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Here's How a "Hot V" Turbocharged Engine Works

Road & Track logo Road & Track 10/5/2017 Brian Silvestro
Here's How "Hot V" Turbocharged Engines Work© Mercedes-Benz Here's How "Hot V" Turbocharged Engines Work

In an effort to increase efficiency and performance, some manufacturers have implemented a "hot V" setup in in their engines, placing the turbochargers for their V-shaped blocks between the cylinders rather than on the outside. But how exactly does that improve the engine? Well, it's all about packaging.


As Jason Fenske of Engineering Explained shows us, putting the turbocharger and its associated piping inside the V saves an enormous amount of space when compared to a normal turbocharger setup. Since there's no snails hanging off the side of the engine, there's a lot more freedom to place the powertrain within the car. Additionally, the amount of distance the charged air and exhaust energy have to travel is significantly reduced, meaning the turbocharger will spool quicker.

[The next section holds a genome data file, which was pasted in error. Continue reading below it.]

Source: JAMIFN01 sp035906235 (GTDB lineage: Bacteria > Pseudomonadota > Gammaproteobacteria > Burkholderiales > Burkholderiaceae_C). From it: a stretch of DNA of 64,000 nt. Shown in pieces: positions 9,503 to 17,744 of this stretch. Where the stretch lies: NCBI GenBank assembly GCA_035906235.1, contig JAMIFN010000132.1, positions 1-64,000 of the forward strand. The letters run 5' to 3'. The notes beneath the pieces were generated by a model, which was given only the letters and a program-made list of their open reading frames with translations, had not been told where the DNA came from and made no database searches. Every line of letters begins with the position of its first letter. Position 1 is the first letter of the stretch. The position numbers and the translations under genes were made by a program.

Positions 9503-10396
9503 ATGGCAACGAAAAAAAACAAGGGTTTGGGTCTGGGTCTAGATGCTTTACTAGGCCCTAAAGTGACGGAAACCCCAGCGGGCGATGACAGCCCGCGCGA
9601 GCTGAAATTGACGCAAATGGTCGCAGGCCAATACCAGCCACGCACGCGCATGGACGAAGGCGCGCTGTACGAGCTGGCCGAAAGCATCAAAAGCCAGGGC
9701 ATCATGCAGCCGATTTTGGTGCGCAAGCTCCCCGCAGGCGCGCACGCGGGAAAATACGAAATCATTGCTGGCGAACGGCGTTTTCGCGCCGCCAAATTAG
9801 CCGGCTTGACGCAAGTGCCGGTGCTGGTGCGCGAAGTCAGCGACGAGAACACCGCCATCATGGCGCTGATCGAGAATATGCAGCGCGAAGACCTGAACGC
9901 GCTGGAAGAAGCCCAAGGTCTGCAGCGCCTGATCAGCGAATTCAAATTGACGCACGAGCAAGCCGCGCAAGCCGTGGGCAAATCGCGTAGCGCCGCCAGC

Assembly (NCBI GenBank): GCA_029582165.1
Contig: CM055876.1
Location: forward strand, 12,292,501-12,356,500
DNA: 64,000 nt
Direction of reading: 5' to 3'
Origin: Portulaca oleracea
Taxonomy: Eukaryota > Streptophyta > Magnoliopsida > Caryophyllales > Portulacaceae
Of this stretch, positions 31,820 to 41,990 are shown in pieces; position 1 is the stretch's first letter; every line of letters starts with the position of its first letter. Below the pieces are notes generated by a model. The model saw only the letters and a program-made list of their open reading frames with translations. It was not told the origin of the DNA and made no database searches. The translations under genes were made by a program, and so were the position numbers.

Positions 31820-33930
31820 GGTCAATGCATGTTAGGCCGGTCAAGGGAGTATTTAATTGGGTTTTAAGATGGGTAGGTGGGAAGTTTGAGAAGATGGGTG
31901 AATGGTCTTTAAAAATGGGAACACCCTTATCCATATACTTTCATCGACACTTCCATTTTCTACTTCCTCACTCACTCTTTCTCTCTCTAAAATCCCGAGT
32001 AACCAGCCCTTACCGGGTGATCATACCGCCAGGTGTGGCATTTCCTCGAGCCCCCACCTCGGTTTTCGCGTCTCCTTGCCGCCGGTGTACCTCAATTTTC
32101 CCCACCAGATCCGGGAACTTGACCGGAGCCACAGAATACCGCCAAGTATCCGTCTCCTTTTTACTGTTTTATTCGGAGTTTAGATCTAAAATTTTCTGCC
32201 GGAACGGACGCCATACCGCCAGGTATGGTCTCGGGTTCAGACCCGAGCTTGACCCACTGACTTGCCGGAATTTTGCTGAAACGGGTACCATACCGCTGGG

Cooling is better off as well since the hot V setup separates the warm and cool parts of the turbo system. The way it's set up, the turbochargers and hot exhaust are at the top rear part of the engine, while the intake and charged air remain at the front and either side.

But that's just a simple explanation. Watch the whole video to see how it works for yourself.


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